When Edith Wearmouth thought of all the reasons why she loved the land her family has farmed for 113 years, it made sense to put part of it into a conservation easement.
“When I was growing up here, I took a lot of things for granted — the creeks and the hills and that sort of thing,” said Wearmouth, who farms with son Travis Eklund and daughter-in-law Kara.
“I was the rancher’s daughter and then I became the rancher’s wife. Then I became the rancher and I started taking note of how ecologically sensitive it was, and started to note the riparian areas and the native grasslands.”
Working with Cows and Fish, the family developed plans for a healthy water system and riparian areas at WineGlass Ranch, which is located near Cochrane, one of Canada’s fastest-growing municipalities. But at one point, they thought about relocating their operation, which is home to 300 Angus-cross cattle.
“We were getting a lot of urban pressure,” said Wearmouth. “We get probably five requests a week to come onto the property and do things. We get a lot of requests to sell, and a lot of trespassers.”
But Wearmouth and the Eklunds decided they wanted to stay put.
“We thought, ‘Well, we want to keep this,’” she said. “The Jumpingpound Creek as it flows through here is a major tributary and a major source of water for Calgary.”
More than 23 species of mammals live on the ranch; the creek is home to fish and a spawning ground for the Bow River and; there are many species of birds. The family’s conservation efforts have won numerous awards — including the 1989 Rocky View Master Farm Family Award and the 2004 Environmental Stewardship award from Alberta Beef Producers.
The thought of it being developed just didn’t sit well with them.
“We felt it was very important to keep it healthy, sustainable, and keep it like this,” said Wearmouth. “We didn’t know how we were going to do it. We’ve been thinking about this for quite a few years.”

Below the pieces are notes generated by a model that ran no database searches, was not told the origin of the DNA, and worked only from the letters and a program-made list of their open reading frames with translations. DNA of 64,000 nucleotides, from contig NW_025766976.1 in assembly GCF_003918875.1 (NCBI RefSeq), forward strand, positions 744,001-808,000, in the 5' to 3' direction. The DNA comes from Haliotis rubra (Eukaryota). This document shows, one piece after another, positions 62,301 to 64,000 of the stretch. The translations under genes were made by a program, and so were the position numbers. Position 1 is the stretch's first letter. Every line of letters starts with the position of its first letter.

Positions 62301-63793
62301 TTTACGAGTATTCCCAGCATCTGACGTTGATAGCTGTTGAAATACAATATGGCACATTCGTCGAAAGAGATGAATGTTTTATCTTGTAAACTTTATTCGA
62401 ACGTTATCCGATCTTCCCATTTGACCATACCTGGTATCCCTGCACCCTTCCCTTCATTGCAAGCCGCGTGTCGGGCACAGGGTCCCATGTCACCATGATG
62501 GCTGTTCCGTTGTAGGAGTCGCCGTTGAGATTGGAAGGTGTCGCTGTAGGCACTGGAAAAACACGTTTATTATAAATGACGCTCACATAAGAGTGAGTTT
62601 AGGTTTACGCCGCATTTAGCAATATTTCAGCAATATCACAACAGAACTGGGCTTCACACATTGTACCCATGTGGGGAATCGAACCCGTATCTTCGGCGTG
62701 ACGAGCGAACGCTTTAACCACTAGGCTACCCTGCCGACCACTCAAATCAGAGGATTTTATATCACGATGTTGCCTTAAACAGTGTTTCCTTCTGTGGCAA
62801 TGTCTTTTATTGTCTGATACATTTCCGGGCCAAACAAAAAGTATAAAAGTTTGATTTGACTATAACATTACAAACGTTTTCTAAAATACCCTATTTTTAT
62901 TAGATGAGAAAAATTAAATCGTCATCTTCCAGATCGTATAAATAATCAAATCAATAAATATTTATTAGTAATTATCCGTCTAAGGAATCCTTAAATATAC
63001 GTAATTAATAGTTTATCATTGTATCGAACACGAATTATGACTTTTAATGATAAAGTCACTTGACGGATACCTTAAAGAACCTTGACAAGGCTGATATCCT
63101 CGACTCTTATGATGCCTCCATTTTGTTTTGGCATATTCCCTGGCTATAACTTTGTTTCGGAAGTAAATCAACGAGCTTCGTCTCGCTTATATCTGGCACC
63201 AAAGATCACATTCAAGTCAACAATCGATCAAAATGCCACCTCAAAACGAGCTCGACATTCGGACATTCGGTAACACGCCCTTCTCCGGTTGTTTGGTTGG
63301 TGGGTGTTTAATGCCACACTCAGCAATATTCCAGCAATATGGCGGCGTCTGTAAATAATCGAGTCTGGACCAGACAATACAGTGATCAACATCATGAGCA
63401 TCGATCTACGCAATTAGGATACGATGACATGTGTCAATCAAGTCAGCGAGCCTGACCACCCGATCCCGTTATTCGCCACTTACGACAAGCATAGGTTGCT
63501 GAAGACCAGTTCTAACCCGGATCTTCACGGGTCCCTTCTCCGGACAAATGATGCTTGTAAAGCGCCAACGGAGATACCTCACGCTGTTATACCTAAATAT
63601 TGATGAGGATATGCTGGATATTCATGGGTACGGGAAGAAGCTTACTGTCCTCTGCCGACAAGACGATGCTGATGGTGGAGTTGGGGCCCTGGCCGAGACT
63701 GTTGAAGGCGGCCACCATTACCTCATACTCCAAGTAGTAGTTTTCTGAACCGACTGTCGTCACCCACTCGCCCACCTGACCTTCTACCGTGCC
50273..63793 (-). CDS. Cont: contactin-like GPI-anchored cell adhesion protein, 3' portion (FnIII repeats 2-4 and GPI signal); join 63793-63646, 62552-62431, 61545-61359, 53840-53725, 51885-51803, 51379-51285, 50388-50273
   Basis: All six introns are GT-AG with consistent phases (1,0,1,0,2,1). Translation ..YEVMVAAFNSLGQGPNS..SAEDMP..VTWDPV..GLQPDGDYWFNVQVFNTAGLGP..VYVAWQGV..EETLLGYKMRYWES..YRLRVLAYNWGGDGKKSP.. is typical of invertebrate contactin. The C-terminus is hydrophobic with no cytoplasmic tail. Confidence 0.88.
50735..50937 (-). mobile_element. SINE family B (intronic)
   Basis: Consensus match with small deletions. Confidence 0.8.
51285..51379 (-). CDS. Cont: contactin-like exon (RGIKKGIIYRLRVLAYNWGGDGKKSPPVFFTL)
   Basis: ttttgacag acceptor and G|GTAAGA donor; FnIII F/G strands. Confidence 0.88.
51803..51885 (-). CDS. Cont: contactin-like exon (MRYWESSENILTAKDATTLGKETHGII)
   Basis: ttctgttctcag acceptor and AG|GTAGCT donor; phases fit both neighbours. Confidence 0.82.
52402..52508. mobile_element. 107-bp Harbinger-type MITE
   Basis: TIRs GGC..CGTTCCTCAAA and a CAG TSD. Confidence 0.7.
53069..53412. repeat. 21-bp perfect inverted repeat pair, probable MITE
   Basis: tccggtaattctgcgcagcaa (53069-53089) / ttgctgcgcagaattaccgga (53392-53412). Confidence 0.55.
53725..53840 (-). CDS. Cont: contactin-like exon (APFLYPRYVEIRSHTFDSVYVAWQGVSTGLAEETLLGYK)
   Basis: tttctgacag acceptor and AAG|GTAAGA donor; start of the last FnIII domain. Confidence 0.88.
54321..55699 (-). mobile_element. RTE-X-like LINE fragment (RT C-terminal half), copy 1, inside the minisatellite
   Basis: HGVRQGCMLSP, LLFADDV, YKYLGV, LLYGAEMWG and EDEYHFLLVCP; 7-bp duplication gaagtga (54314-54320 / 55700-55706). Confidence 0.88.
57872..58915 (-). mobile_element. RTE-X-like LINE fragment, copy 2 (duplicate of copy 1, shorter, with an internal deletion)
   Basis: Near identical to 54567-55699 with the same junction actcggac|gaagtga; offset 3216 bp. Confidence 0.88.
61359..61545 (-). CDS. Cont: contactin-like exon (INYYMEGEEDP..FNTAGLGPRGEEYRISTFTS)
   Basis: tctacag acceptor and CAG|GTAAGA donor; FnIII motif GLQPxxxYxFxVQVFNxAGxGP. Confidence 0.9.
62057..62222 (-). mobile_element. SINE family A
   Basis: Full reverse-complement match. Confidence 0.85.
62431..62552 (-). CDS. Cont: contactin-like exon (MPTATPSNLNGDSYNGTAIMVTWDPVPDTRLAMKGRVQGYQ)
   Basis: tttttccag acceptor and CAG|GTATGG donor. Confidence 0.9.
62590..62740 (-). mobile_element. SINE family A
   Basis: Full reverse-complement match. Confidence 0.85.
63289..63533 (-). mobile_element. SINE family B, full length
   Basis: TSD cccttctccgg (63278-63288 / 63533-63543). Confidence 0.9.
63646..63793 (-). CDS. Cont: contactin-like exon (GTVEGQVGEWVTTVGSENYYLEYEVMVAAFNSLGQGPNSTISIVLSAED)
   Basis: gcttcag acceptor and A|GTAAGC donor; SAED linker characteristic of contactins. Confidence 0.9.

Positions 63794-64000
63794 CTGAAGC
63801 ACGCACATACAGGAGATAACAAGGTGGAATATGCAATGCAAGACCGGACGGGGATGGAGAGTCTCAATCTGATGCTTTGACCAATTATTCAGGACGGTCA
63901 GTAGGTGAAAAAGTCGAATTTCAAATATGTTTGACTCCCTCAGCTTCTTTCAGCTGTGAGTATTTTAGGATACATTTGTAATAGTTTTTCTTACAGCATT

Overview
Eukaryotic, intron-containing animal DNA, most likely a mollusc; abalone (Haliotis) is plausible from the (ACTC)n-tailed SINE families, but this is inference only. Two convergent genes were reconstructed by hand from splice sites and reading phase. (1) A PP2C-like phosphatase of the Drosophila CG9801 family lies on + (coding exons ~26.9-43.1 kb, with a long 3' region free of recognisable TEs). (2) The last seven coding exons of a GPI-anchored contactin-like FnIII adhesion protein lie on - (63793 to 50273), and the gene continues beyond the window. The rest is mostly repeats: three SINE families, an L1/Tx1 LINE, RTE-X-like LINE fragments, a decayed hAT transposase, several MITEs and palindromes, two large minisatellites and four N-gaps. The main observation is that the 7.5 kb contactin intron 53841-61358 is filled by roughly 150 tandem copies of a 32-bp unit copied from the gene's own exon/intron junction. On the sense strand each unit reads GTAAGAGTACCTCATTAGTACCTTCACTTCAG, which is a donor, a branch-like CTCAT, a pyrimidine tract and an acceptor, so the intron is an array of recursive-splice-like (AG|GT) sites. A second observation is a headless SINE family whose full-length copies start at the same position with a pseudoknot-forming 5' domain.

Eventually, they approached the Southern Alberta Land Trust Society (SALTS) and worked out an agreement. The conservation easement will preserve some grasslands, forests, and riparian areas along the Jumpingpound Creek — 1,247 acres in all.
“The conservation easement will provide that extra level of protection that the land will stay as grasslands and ranching land for the long term,” said Wearmouth.
“You give up the right to sell the land for development, to keep it as it is, because it’s the right thing to do.”
The trust is a federally registered charity that works with landowners who want to see their land stay undeveloped and are willing to agree to the easement’s restrictions, said Justin Thompson, executive director of SALTS.
“Those restrictions typically involve limiting subdivisions, roads and development properties,” he said. “If it’s a ranch that is under pressure to be sold off in small pieces, we can do the conservation easement which limits development.”
Drawing from a provincial fund created with proceeds of Crown land sales, SALTS compensates the landowner with a charitable receipt.
“WineGlass decided over the long term that they didn’t want to see the ranch converted into housing, so they decided to do a conservation easement, so the ranch will stay effectively as a ranch long term,” said Thompson.
A conservation easement is on the title in perpetuity but is structured so current or future owners can do non-ranching activities such as ecotourism, agritourism, or things such as equestrian lessons.
“Activities other than ranching can take place as long as they don’t compromise the conservation values, and as long as the land doesn’t get carved up,” said Thompson.
SALTS was started 20 years ago by a group of ranchers and landowners in Longview and Pincher Creek who wanted to make sure their land didn’t get developed. Since its inception, the trust has created 40 conservation easements covering more than 20,000 acres from west of Calgary all the way to Waterton Lakes National Park.
But urban pressure continues to increase, said Thompson.
“There’s also more demand from the cities to move into the country and have recreational properties,” he said. “There’s a huge intergenerational transfer between parents and kids right now. And often the land values have gone up so much that it is very hard to transfer those properties between generations.”
But a conservation easement can assist the older generation who have all their equity tied up in land, and may need to sell some to fund their retirement.
“What a conservation easement can do is help the older generation get some equity or value out of the land without having to sell it,” said Thompson.
That has more ranchers and landowners considering a conservation easement — and that’s a good thing, he said.
“Most Albertans don’t realize that some of our most ecologically important areas are actually on private land. A lot of our remaining native grasslands are on private lands. It’s an important piece of the picture when it comes to wildlife habitats and watersheds. It is important that we work with landowners who have these valuable ecological properties.”